Kirsten Dunst on Lars Von Triergate: 'I Was the Only One... to Get Him to Stop'
"Well yeah, you could see my face. I was choking, because I'm watching a friend having a meltdown. And what he's saying is horrendous in a roomful of press. He was asked an inappropriate question [about his family] and his response was to make a joke about it. But no one laughed and he just kept unravelling." Kirsten Dunst told her side of the Lars von Trier Cannes controversy to The Guardian recently, wondering why none of her fellow Melancholia co-stars stepped in to stop their director from shoving his foot squarely into his own mouth.
"That's what I don't understand," Dunst continued to The Guardian. "There were a lot of us sitting there. There was Stellan [Skarsgård], John [Hurt], Charlotte [Gainsbourg]. And no one said something. No one wanted to help. I was the only one to lean in to Lars and get him to stop."
Granted, the look on Dunst's face was a comic highlight of the proceedings last May, when von Trier made one of the most poorly-conceived jokes ever spoken at a press junket. (The upside: It yielded months and months of amusing press coverage!)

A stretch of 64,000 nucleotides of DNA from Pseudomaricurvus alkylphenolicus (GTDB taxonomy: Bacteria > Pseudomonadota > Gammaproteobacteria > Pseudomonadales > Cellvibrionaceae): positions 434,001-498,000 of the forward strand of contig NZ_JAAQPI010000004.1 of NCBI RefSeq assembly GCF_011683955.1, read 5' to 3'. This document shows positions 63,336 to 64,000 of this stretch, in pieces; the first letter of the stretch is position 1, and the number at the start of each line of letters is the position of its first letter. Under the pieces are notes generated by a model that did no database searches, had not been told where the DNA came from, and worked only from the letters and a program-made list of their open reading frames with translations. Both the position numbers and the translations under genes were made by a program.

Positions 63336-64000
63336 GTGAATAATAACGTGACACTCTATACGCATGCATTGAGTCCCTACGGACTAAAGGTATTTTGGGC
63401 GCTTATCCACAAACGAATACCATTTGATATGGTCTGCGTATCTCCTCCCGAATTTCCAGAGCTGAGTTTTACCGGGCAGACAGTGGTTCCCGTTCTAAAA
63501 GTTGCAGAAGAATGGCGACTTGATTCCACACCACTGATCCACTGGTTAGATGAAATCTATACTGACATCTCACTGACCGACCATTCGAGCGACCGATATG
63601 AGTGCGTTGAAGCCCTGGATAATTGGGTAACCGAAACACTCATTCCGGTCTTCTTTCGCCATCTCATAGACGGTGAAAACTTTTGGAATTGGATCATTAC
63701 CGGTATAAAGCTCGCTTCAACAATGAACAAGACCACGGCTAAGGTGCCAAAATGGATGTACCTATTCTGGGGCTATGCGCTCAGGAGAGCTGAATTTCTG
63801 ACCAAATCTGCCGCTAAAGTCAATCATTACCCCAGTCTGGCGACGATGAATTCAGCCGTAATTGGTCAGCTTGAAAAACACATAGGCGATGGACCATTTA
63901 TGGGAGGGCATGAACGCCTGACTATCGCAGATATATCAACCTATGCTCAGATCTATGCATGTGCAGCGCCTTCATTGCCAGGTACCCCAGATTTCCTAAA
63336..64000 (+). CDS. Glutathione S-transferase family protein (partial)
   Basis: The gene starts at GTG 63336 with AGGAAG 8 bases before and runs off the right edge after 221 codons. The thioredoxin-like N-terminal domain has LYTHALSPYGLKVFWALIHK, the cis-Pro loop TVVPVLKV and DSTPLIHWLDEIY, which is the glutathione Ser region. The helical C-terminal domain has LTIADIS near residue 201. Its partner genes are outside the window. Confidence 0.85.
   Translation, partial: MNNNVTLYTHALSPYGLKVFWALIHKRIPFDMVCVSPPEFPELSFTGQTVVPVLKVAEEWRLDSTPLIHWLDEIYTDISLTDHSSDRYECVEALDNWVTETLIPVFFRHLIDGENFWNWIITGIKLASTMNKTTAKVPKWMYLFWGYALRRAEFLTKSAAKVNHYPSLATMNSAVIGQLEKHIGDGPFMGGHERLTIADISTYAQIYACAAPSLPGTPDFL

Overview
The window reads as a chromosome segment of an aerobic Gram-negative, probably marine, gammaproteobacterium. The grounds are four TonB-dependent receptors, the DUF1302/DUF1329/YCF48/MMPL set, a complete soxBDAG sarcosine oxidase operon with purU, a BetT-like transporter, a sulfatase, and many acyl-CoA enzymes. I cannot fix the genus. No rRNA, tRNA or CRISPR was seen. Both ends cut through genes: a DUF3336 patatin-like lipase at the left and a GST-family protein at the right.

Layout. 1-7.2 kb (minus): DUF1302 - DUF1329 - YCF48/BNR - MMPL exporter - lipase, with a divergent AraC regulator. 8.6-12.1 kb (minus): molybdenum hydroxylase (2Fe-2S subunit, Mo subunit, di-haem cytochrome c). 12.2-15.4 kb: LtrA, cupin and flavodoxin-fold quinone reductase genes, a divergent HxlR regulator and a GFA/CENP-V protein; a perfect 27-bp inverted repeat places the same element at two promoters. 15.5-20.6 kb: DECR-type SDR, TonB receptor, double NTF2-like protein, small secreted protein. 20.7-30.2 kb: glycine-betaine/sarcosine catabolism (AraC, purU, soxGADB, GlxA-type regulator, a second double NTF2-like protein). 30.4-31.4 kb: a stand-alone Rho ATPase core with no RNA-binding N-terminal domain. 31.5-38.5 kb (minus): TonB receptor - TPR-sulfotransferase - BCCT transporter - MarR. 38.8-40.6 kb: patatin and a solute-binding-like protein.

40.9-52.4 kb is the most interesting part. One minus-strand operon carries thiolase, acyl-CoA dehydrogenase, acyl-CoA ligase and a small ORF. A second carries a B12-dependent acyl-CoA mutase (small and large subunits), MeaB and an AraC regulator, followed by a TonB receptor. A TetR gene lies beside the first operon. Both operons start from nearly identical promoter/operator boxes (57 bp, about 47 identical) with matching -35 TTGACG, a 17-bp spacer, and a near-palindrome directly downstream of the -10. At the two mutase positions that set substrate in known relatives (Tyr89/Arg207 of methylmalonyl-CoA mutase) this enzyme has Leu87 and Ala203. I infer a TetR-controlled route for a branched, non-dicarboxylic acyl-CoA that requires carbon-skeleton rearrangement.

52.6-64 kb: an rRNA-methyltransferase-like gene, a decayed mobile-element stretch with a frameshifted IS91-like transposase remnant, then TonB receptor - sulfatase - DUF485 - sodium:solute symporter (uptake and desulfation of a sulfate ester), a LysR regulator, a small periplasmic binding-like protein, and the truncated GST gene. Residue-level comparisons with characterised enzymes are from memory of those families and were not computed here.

Before I send you to the full Guardian interview for more of Dunsts's musings, there's also this gem of a quote from Dunst on Melancholia co-star Charlotte Gainsbourg and her other von Trier movie Antichrist, which perhaps unintentionally leads to quite a vivid mental picture:
"That kind of film is harder for someone like me to get away with. I'm more in the public eye than Charlotte." She pauses to reconsider. "It's something about Charlotte's body, too. You couldn't have someone like me, with big breasts, in that film. Charlotte's thin and her breasts are small and that's easier to watch somehow. For someone like me to do that film -- it would almost be ridiculously shocking."
And thus, Kirsten Dunst breaks her silence over the Nazi kerfuffle with boobs. A master of deflection, this one. I think this calls for an Antichrist-Melancholia double feature! For research purposes, of course.
• Kirsten Dunst: after the apocalypse [The Guardian]